In Red River Girl, reporter and former BBC producer Joanna Jolly engages with the true-crime genre to tell the story of one Indigenous girl murdered during an ongoing genocide of Indigenous peoples in Canada. Early on, Jolly situates her interest in Tina’s life from the perspective of a journalist eager to make Tina’s story – and therefore the stories of other Missing and Murdered Indigenous Women and Girls (MMIWG) – known more widely. The origins of Jolly’s book trace back to a 2015 BBC radio broadcast and multimedia article, “Red River Women.” Following the success of that project, Jolly felt compelled to dig deeper into the subject by writing a book that would centre on Winnipeg’s “unforgiving river” and Tina in particular.
The book begins with the unexpected discovery, in August 2014, of the adolescent’s body in Manitoba’s Red River. Having provided a general summary of events, the book then shifts its focus to the investigation into Tina’s last days in Winnipeg, a structure that can occasionally feel redundant, given the saturation coverage the case has already received in the media. What provides readers insight beyond what they would have been able to glean from the news at the time is Jolly’s close access to sources directly involved in the case.
Meticulously researched, including interviews with Tina’s friends and family, and with special access to police figures and files, Jolly’s book is not for Indigenous readers, who may find much of the content triggering. (Especially the last chapter, “Justice for Tina,” which, although delivered in a rote manner, asks readers to relive the unsuccessful prosecution of Tina’s accused killer, Raymond Cormier.) Instead, this book will appeal to those who appreciate true crime or want to better understand how this particular not guilty verdict came about.
Following the conventions of the true-crime genre, Jolly shuttles between the lives of Tina, Sergeant John O’Donovan of the Winnipeg Police homicide unit, and Cormier. To create characters in the dark drama, Jolly delves into their backstories, starting with Tina and followed by O’Donovan. She ends with an in-depth exploration of Project Styx, the sting operation (known as a “Mr. Big” in RCMP parlance) used to try to garner a confession, and not with a deep dive into the life of Cormier himself. In this way, Jolly allows herself to dissect his childhood and traumas via police discovery while also handily avoiding the creation of a cult appreciation for Cormier. O’Donovan is easily the book’s protagonist, though Jolly at times paints other police as this narrative’s heroes, while Tina is relegated to the role of a classic victim.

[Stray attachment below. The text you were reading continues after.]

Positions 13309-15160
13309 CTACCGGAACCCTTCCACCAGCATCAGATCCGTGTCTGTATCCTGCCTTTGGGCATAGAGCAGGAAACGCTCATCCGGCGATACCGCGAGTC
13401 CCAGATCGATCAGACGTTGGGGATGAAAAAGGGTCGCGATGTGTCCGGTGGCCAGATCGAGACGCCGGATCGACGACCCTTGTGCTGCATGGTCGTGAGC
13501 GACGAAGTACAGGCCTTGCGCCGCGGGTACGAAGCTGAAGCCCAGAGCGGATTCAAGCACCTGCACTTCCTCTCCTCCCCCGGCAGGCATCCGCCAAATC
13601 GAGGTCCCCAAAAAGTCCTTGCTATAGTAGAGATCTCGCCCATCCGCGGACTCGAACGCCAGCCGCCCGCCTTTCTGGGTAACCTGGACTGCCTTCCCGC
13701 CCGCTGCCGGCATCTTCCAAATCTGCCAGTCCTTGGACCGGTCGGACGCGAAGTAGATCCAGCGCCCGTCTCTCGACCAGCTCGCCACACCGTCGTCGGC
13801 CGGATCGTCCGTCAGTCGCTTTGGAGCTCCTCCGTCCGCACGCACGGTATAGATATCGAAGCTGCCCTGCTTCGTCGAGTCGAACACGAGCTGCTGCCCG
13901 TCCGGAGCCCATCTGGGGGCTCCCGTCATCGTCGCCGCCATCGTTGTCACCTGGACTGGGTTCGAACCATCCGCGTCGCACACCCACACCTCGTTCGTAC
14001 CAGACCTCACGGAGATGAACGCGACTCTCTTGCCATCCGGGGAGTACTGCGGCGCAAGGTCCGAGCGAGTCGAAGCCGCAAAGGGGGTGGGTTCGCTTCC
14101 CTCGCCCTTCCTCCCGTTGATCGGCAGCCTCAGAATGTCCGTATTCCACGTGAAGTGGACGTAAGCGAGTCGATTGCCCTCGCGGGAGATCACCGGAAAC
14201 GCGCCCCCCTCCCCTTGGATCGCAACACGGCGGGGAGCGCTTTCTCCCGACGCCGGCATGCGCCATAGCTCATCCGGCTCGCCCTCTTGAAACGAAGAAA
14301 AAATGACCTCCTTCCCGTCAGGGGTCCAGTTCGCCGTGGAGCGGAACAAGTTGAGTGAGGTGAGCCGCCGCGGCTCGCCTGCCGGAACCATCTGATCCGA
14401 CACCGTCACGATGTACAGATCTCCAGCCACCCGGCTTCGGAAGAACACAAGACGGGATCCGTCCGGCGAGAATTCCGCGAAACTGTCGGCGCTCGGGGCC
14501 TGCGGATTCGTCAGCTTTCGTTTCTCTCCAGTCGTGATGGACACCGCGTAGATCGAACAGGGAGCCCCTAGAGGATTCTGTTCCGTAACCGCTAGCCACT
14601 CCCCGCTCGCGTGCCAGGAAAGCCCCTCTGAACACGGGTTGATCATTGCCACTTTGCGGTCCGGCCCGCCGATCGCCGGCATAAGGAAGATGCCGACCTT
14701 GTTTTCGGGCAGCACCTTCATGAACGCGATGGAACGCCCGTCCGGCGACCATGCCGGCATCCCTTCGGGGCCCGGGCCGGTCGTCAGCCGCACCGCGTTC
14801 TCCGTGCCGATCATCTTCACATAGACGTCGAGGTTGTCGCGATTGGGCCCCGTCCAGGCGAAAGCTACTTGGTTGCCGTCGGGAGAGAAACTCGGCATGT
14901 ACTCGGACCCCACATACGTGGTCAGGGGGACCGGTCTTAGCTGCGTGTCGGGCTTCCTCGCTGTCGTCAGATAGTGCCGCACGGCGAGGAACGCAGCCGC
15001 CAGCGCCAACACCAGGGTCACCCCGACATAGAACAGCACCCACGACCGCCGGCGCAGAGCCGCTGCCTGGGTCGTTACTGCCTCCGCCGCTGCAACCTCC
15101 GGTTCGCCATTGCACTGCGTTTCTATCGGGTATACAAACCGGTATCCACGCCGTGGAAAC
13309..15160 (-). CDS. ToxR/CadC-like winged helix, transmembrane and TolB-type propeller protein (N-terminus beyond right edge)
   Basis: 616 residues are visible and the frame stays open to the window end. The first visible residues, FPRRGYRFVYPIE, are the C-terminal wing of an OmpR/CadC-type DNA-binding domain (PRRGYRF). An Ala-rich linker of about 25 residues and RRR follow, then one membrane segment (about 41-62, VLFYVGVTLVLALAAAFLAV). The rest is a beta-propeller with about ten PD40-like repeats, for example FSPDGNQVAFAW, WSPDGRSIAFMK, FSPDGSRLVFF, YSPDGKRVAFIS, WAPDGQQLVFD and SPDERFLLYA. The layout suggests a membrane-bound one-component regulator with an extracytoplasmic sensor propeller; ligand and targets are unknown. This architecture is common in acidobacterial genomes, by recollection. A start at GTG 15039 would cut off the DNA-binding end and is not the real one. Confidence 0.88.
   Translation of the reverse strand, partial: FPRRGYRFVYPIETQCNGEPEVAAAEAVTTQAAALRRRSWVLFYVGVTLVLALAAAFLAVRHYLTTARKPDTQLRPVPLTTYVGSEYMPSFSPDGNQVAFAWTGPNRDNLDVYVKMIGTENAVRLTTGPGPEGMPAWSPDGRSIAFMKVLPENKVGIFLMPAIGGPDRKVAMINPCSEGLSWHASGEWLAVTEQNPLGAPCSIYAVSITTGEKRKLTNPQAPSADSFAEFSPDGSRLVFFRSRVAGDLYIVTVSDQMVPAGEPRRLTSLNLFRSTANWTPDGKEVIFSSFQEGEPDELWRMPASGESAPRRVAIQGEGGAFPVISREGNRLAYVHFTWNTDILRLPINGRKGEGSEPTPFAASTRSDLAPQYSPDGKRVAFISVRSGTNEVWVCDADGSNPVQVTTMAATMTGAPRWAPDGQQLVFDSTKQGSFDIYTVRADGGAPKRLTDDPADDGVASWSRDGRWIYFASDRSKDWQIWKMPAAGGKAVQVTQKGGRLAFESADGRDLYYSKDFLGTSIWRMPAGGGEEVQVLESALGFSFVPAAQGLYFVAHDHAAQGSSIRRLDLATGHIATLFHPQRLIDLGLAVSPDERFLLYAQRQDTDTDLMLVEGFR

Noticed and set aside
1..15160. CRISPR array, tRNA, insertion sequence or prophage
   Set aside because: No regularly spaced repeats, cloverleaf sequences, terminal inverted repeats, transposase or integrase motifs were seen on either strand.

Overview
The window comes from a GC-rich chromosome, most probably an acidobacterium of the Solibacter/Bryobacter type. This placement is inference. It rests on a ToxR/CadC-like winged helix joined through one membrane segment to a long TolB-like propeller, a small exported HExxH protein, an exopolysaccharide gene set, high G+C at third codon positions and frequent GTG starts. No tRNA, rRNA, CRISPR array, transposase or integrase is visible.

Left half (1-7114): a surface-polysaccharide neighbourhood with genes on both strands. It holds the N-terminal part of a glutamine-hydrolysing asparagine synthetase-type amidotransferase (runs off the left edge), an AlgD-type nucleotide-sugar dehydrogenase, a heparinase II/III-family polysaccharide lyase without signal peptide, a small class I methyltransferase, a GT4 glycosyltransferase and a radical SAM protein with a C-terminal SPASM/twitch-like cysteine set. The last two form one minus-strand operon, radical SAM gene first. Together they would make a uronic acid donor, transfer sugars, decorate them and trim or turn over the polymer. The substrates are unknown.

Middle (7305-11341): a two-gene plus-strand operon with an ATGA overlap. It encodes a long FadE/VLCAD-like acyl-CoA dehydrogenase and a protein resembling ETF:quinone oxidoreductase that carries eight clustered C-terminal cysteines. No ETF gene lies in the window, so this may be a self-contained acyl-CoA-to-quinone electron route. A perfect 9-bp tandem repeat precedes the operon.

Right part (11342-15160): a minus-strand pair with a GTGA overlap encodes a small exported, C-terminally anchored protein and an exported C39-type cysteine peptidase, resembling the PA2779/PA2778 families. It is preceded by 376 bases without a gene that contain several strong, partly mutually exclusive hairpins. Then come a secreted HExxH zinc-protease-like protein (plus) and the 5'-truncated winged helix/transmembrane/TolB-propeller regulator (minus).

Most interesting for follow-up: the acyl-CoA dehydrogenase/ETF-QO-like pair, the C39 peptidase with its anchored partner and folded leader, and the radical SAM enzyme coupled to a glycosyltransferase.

Jolly writes that O’Donovan knew the odds of getting the expensive and “widely criticized” sting approved were long, notwithstanding the fact that “the Tina Fontaine case was the most high-profile homicide any of them could remember, and there was a force-wide commitment to do whatever it took to deliver justice.” Often, Jolly posits Tina’s death as the moment when Canada awakened to MMIWG; what followed was the creation of a national inquiry, which has recently made public the report on its final findings.
Jolly’s own understanding of the violence perpetrated against Indigenous women and girls in Canada is reflected through her developing realization of “its connection to poverty, historical racism, and marginalization.” This authorial epiphany occurs only after a colleague tells her that “Canadians are so racist.”
Even given her apparent enlightenment, there are moments in Jolly’s narrative that betray an inability to understand Indigenous families’ experience with loss. Jolly details other cases of violence against Indigenous people, including the story of Helen Betty Osborne’s death at the hands of four white men. The author states, “Almost unbelievably, a fourth woman from Helen Betty Osborne’s extended family was also killed.” For Indigenous communities, nothing about this genocide is unbelievable, except perhaps for the fact that Canadians continue to fervently debate whether this violence should be called a genocide at all.
Jolly credits O’Donovan with being compassionate and skilled, yet also quotes him comparing the condition in which Tina’s body was found to drowned baby animals. He says, “I think society would be horrified if we found a litter of kittens and pups in the river in this condition.” Though the comment is undoubtedly well intended, by presenting O’Donovan’s words – his positioning of an Indigenous girl’s death in the context of the deaths of animals – Jolly recapitulates the parallel between Indigenous people and animals, a parallel that is frequently invoked to describe BIPOC and other marginalized peoples. Jolly does not explicitly call out moments like this and therefore at times unconsciously reinforces the very racism she claims drove her to write.
If, and only if, Red River Girl ignites compassion and action – that is, if it convinces non-Indigenous readers to pressure government to act on the Truth and Reconciliation Commission’s 94 Calls to Action and the National Inquiry into MMIWG’s 231 Calls for Justice – it will represent something more than a dark story about the death of one young Indigenous girl. We do not need chronicles that use Tina’s or any other Indigenous person’s death as material for true-crime narratives meant as entertainment. If journalists are to write these kinds of stories to enact change, they ought to drop the facade of objectivity and work harder to recognize their own blind spots.